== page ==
Why I Like To Practice Ethical Non-Monogamy

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If you’ve been browsing Bumble or Tinder lately, you might have noticed “ENM” in some bios. ENM, or “ethical non-monogamy,” is the practice of having multiple relationships in which all parties are aware of what’s going on — so no, it’s not cheating. Although it’s called “polyamory” in some circles (having intimate relationships with more than one person at the same time) and often confused with “polygamy” (being married to multiple partners), the term “poly” may sound tainted to some, evoking the drama of the TV show “Sister Wives” and the disempowerment of women. My partners and I prefer to use the term “ethical non-monogamy” because it truly embodies who we are: mutual respect, intimacy, and exploring multiple partnerships.

I currently have a husband and a girlfriend. My husband and I began exploring this lifestyle during our long-distance relationship before we got married. Frequently driving 6,000 miles between our homes in Hawaii and Florida wasn’t feasible, but we knew we wanted to be together for the long haul. Although we had a rich relationship via FaceTime and over the phone, we both longed for an in-person connection. I also identify as bisexual and have found myself yearning for a deeper female connection. We decided to open up our relationship – something neither of us had thought of as a possibility before.

At first, we didn’t ask about dating or the physical intimacy we had with other people outside of our relationship. But after a few dates, we realized that sharing what we were doing and how we were feeling actually helped dispel jealousy and brought us even closer together. Sure, my heart ached when he went on dates, and I sometimes felt guilty meeting a potential partner at first, but as we worked together to create our own definition of a relationship , I saw us getting closer. I have never trusted anyone more. When I finally moved to join him in Florida a year and a half later, we expanded by choosing to meet each other’s partners early in their relationship. We have found that this has built trust and understanding between us and has also made our partners feel more comfortable. No one had to worry about deception or bad intentions; everything was up front. We didn’t have to be friends, but a few of his former partners are now my closest friends.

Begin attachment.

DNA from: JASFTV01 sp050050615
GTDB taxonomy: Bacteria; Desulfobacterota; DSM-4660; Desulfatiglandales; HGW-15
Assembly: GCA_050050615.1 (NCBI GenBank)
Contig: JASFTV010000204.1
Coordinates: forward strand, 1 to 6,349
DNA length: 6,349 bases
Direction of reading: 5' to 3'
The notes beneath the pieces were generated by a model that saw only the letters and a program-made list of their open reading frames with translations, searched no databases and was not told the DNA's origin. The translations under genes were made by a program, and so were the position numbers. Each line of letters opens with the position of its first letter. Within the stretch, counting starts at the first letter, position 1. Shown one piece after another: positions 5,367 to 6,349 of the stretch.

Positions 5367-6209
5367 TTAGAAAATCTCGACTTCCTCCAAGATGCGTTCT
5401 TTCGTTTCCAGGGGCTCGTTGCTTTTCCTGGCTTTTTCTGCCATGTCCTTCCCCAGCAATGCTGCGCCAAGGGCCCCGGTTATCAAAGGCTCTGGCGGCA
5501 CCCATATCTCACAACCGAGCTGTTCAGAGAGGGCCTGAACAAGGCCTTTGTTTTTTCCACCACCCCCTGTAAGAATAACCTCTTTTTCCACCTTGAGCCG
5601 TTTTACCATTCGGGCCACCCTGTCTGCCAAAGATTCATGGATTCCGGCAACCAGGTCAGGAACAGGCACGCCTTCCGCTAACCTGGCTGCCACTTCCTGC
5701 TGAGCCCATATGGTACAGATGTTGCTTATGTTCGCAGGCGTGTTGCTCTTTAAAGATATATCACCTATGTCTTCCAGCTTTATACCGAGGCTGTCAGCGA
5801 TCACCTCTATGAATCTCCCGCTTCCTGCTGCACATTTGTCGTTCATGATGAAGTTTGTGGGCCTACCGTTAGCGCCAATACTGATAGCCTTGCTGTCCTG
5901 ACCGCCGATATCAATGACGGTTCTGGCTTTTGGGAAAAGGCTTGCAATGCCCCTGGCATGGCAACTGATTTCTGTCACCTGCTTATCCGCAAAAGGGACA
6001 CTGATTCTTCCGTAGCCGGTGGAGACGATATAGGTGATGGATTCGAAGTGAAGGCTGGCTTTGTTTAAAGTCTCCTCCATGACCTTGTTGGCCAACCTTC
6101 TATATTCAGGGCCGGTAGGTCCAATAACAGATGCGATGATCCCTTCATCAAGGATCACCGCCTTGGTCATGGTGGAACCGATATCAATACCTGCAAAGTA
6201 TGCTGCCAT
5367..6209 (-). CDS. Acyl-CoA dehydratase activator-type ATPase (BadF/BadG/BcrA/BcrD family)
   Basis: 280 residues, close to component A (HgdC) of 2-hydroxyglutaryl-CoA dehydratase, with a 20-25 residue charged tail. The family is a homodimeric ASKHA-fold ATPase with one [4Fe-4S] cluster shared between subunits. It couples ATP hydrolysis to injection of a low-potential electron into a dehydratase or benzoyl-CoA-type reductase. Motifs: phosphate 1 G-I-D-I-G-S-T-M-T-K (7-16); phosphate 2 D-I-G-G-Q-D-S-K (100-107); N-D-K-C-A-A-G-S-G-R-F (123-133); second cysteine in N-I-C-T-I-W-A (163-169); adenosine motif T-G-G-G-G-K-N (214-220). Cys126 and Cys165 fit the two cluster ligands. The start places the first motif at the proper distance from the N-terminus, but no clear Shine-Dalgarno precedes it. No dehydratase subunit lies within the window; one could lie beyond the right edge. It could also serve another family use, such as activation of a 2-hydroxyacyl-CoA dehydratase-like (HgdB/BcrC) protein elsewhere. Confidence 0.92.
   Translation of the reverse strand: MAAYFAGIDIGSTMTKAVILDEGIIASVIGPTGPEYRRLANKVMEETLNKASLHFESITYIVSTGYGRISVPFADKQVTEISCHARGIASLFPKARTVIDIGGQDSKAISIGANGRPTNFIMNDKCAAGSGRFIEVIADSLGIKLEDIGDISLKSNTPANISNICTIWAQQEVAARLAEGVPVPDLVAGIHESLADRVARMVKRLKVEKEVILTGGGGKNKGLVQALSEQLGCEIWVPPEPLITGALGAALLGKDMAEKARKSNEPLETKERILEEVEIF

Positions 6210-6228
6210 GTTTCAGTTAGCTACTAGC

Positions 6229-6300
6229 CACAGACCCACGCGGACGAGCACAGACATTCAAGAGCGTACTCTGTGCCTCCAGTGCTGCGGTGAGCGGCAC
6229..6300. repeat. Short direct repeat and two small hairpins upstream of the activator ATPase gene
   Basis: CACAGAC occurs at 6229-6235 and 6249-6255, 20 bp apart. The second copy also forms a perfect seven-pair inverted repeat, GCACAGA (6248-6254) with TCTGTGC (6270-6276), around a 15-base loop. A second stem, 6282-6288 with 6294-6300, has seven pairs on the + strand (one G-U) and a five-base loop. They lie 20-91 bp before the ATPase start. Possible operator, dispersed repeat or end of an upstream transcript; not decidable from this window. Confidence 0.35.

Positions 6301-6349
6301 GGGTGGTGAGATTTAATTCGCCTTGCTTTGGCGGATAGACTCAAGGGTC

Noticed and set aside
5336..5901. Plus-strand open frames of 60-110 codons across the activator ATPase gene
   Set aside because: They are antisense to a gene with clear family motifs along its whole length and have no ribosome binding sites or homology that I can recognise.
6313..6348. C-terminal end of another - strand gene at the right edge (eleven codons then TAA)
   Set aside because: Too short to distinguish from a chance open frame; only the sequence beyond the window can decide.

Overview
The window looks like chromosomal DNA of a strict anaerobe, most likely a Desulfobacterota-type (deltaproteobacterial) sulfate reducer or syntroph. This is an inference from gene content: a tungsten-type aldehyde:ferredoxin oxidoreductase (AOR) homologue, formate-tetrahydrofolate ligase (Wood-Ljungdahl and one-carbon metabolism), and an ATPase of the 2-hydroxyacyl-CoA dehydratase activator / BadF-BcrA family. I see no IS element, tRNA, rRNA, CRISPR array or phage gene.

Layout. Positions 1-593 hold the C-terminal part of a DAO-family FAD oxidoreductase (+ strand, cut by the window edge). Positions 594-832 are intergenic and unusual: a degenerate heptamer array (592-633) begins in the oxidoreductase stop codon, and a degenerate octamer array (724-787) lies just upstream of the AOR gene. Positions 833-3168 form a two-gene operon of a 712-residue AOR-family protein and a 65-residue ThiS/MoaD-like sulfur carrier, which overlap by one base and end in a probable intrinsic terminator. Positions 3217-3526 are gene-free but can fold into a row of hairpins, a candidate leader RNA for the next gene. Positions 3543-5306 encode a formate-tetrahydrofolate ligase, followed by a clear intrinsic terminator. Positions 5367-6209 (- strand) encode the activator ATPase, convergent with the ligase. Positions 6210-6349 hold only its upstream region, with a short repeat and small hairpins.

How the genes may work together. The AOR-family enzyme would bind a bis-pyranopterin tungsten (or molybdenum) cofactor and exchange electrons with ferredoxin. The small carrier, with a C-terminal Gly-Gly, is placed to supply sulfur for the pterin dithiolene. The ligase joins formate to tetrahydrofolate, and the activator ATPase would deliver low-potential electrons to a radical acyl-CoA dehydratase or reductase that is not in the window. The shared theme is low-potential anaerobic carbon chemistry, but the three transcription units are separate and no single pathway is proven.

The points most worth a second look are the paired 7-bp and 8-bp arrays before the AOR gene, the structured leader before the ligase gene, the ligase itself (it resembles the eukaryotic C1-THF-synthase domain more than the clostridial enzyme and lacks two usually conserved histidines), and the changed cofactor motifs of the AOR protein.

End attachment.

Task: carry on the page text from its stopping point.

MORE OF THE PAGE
My husband is considered my main partner – we chose to live together and get married, make financial decisions together and raise a dog. (We’ve decided not to have children, although we’ve heard of successful ENM relationships that choose to co-parent.) Our partners, though traditionally referred to as “secondary,” are anything but. They are part of both of our lives. My ex-boyfriend was originally my husband’s best friend, and these days we’re spending time with my current girlfriend, together and apart. We have a weekly trivia team, go to dinner parties and go out together. We shared friends and carved space in each other’s circles, developing unique and estranged friendships with meme-filled text message chains. We take care of each other. It has become a community.